Big Bang: from theory to reality
Physics students at the University of Adelaide now have the chance to undertake research involving the Large Hadron Collider - the world's largest and highest-energy particle accelerator.
The University of Adelaide is one of only four universities in Australia to be linked to the Large Hadron Collider, thanks to the establishment of a new national Centre of Excellence for Particle Physics at the Tera-Scale.
The Australian Research Council has committed more than $25 million to the new Centre of Excellence, with an additional $8 million in support from partner institutions.
As a partner, the University of Adelaide's School of Chemistry & Physics stands to receive up to $6 million of this funding and will join the ATLAS Collaboration, which built and will operate one of the two major experiments at the Collider.
"The Large Hadron Collider is a major step forward in physics research, and the University of Adelaide is now part of this adventure in science," said Professor Anthony Thomas, Australian Laureate Fellow at the University of Adelaide and Associate Director of the new Centre of Excellence for Particle Physics at the Tera-Scale.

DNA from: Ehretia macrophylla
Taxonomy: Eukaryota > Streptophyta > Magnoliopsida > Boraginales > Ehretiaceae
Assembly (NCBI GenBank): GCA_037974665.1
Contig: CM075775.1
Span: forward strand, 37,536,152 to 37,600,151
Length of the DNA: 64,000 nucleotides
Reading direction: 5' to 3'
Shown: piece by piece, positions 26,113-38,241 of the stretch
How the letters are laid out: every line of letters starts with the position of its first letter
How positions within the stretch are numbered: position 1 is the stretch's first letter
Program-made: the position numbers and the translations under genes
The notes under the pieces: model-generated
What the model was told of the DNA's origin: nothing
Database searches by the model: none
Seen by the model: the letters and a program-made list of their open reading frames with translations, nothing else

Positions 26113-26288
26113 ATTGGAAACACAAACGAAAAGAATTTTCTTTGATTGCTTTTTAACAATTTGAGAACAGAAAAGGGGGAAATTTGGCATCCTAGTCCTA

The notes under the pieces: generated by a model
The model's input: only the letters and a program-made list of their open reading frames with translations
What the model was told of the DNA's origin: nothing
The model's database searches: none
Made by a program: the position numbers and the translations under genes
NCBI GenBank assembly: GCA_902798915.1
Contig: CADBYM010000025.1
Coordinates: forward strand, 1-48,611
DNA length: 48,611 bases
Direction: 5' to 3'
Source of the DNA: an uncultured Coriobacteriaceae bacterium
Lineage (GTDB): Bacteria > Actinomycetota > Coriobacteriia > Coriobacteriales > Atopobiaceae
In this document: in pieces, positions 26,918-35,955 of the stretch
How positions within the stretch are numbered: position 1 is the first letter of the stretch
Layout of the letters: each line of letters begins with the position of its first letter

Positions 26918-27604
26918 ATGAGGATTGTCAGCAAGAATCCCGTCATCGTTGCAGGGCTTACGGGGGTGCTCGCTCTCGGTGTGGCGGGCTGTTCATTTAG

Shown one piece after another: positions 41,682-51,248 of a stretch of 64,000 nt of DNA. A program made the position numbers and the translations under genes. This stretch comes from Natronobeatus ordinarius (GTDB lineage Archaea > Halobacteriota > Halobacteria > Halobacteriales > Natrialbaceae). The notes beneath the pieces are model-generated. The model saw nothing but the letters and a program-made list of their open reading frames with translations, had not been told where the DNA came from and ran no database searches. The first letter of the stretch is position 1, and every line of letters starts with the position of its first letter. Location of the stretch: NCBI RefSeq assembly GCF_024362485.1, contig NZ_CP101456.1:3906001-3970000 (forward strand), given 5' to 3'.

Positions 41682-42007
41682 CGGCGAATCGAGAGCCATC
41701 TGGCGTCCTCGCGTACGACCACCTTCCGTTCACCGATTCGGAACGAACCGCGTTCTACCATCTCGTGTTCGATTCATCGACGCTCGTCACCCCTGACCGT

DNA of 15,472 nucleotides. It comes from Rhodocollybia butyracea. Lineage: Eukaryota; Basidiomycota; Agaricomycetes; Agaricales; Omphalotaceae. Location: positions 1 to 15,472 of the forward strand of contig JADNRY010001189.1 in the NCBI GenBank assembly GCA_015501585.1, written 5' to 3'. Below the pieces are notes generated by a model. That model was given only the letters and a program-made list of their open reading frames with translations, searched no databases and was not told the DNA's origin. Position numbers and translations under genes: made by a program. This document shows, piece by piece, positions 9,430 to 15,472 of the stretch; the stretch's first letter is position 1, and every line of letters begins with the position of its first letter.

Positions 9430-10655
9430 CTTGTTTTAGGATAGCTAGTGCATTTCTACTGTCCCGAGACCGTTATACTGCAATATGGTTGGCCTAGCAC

"This means that staff and postgraduate students can now be actively engaged in research that is directly linked to the Large Hadron Collider, which is very exciting news for us. It's especially exciting for students - those doing Masters or PhDs - who may be able to travel to Europe to work on the Collider as part of their degree," he said.
The Large Hadron Collider - built by the European Organization for Nuclear Research (CERN) near Geneva, Switzerland - is located about 175 metres underground and features a tunnel more than 26 kilometres in circumference.
In simple terms, the Collider is being used by scientists to attempt to reproduce and understand the origins of the Big Bang. High-energy particle beams are collided in the detector, which scientists hope will lead to the creation of new particles that may completely change our understanding of particle physics.
"It's all about making particles that haven't existed since the Big Bang, with the ultimate aim to reveal new particles or new laws of physics," Professor Thomas said.
"This is extremely exciting and important work. It brings together the theoretical side of physics with practical experimentation, and we hope it will enable a huge leap ahead in our understanding of how the universe works at a fundamental level."
Story by David Ellis